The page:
Then Mrs. Inez Canfield was the teacher in the little room. And Mildred Heater, she boarded with the Allmans. Inez Canfield boarded with Charlie Givens and Hallie. Mike Moran liked her a lot.

Edward and I got the mumps after we come home. We took them off Rexall Salisbury. The teachers Inez Canfield and Mildred (Heater) Allman brought us bananas and other stuff, I think. Was ashamed for them to come. We didn’t have a very nice house at that time.

Then Wilda caught the mumps from Edward and I. Wilda wasn’t very well. I think she had the measles. She had a real high fever and her nose started bleeding and Mom couldn’t get it stopped. She sent Robert over to Frank Riffle’s and he read a verse in the Bible and her nose stopped bleeding. She didn’t go to school very much Mom kept her home to help her wash.

Rigth: Wilda Godfrey
Left: Eolin "Oley" Cox in his early years of teaching.
Oley Cox was the first man teacher in the big room. Minnie went to him when she stayed with Lena while Earl worked away. Ira Heard taught the big room after that and he boarded with Alva Barnett. Then Hans Wade. He always opened school with a scripture reading and a prayer. Then Lawrence Wetzel, I went to him. His wife taught in the middle room. They had rooms at Ollie Blake’s. They lived at Walkersville.

[My brother] Edward and Short Bennett had pocket knives and they was cutting up their tables but she took the knives away from them. Edward went home and told Mom. She met Miss Hammer on the bridge and made give her the knife.

Then Mrs. Whetzel taught the middle room and her husband taught the big room. Then I went to the big room. On Valentines Day I went home for lunch and Fred Henline and Ed Ocheltree was coming behind me. They had a rope and said they was going to lasso me. I got scared and there was a coal pile there. I picked a piece of coal and throwed it. It hit Ed across the nose. I went home and told Mom what happened and I wouldn’t go back to school so she went up to school and told Mr. Whetzel. He told her to tell me to come back and he wouldn’t whip me. I went back. He kept all three of us after school. He asked me if I wouldn’t do any more. I told him if they tried to lasso me I’d do it again. The Ocheltrees lived in the house by the church. His sister Virginia was my friend, but not after that. They left Orlando without speaking to me.

The last year I had Dudley Goodrich. He taught in the big room. Edna Marple taught in the middle room and Ernestine Hyre taught in the little room. Dudley and Edna was dating then. That was my last year in school. I’m sorry I quit. I really made a big mistake.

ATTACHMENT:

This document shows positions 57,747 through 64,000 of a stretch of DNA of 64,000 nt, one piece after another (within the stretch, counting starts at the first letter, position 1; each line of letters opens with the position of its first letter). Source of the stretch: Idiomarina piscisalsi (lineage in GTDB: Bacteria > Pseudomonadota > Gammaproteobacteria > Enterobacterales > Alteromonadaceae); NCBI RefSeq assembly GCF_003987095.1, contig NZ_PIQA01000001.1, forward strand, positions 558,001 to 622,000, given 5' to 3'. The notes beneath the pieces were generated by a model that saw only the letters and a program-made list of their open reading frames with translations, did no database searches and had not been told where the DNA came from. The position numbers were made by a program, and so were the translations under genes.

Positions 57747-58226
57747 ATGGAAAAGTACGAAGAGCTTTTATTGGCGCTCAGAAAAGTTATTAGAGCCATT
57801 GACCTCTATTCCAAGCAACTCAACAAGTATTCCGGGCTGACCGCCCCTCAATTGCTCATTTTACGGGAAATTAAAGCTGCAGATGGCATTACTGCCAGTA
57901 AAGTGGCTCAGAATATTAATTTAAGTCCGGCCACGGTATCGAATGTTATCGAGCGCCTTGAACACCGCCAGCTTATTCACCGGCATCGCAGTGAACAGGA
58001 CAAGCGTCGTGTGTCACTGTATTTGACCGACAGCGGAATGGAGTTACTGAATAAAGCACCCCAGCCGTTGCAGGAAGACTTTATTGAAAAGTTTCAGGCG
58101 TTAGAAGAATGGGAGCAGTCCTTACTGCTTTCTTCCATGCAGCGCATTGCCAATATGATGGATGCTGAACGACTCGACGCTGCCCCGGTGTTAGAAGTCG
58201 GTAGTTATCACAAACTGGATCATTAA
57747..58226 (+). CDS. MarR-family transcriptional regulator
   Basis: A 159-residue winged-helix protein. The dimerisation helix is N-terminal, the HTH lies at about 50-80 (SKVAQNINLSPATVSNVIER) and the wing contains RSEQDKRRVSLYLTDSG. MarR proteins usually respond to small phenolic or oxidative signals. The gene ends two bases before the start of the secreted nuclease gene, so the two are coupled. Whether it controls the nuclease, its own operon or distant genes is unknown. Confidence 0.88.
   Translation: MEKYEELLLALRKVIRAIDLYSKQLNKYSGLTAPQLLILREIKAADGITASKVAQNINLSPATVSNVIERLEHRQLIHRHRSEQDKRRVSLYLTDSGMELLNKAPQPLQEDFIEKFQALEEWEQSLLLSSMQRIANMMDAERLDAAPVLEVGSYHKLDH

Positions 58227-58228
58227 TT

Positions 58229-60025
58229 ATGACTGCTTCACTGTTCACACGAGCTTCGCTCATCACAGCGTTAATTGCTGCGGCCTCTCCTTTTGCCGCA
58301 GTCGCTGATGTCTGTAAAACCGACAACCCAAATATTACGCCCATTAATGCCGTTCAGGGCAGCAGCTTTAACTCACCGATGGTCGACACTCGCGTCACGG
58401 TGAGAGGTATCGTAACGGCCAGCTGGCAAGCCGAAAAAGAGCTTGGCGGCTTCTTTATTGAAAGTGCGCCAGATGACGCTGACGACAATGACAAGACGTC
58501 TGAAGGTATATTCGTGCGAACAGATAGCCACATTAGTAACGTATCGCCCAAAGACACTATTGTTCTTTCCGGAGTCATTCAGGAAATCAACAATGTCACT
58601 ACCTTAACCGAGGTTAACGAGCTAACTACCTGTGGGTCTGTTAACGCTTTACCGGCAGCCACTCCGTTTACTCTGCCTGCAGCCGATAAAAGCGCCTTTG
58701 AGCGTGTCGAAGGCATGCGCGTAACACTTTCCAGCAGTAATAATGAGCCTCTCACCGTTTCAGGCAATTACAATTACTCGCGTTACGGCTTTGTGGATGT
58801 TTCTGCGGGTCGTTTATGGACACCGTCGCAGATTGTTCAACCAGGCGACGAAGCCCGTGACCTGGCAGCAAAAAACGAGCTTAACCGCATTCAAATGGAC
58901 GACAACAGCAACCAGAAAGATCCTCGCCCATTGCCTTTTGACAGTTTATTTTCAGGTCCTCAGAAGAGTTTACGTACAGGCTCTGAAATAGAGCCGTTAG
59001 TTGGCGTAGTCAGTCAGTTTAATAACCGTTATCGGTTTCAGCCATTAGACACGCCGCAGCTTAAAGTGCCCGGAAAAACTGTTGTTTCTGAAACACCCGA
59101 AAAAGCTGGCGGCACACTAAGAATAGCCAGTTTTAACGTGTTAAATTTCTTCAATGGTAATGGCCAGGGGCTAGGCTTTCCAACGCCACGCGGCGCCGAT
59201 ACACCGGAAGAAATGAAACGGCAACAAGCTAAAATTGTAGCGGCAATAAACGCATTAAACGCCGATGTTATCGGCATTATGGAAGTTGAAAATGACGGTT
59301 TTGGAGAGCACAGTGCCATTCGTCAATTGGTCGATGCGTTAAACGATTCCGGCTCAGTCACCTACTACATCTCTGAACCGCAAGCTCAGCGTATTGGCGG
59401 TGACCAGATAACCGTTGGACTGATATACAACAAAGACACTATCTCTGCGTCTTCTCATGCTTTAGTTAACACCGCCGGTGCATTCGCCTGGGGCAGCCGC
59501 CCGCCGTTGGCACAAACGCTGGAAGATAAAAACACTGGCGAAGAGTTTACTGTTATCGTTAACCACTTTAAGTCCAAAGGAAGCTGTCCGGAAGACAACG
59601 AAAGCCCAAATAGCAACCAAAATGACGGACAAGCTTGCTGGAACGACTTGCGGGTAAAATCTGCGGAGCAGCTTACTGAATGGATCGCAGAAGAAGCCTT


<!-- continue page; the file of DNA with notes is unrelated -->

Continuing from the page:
Left: Ernestine Hyer in her early years. Later she married Charley Tulley and taught at the Three Lick school. For more about Ernestine (Hyre) Tulley see the Oct '07 entry Mrs. Tulley and the Three Lick School

Tales Retold
Mom said when they lived on Grass Run Russ Riffle and his wife lived above them somewhere. They had trouble of some kind and she came down to have it out with my mom and dad. When she came to the door my dad had been cutting meat and he had a butcher knife in his hand. She thought he was going to use it on her and she peed herself.

I heard Mom and Dad tell about Uncle Rye. Uncle Rye was rabbit hunting and he chased one into a hole. Uncle leaned down to look and there was a skunk in the hole. The skunk peed in Uncle’s face. He had to pee in his hands and wash his eyes out.

They used to have horse trader reunions over by Charlie Knight’s store. Mom’s brother would come to our house to eat, and they brought their slave. Mom fed him same as her brother and he played the fiddle. He was Hoover’s slave from Burnsville. They freed the slaves, but he still stayed because he liked them and they was good to him.

In the 1930s when the trains were still going through Orlando people used to gather on Saturdays and Sundays to watch the people changing trains. My dad was over there one time. Maggie and Winnie Posey, who were married to brothers, from Clover Fork had been feuding. The little woman had a baby on her hip and the bigger woman told the little woman that if she didn’t have the kid on her hip she’d whip her. The little woman said, “Well, don’t let that stop you” and she set the kid down and whipped the bigger woman and broke one of her fingers. My dad came home laughing.

This is Nellie, about 22 years old, with her mom Bridget and her son James Morrison.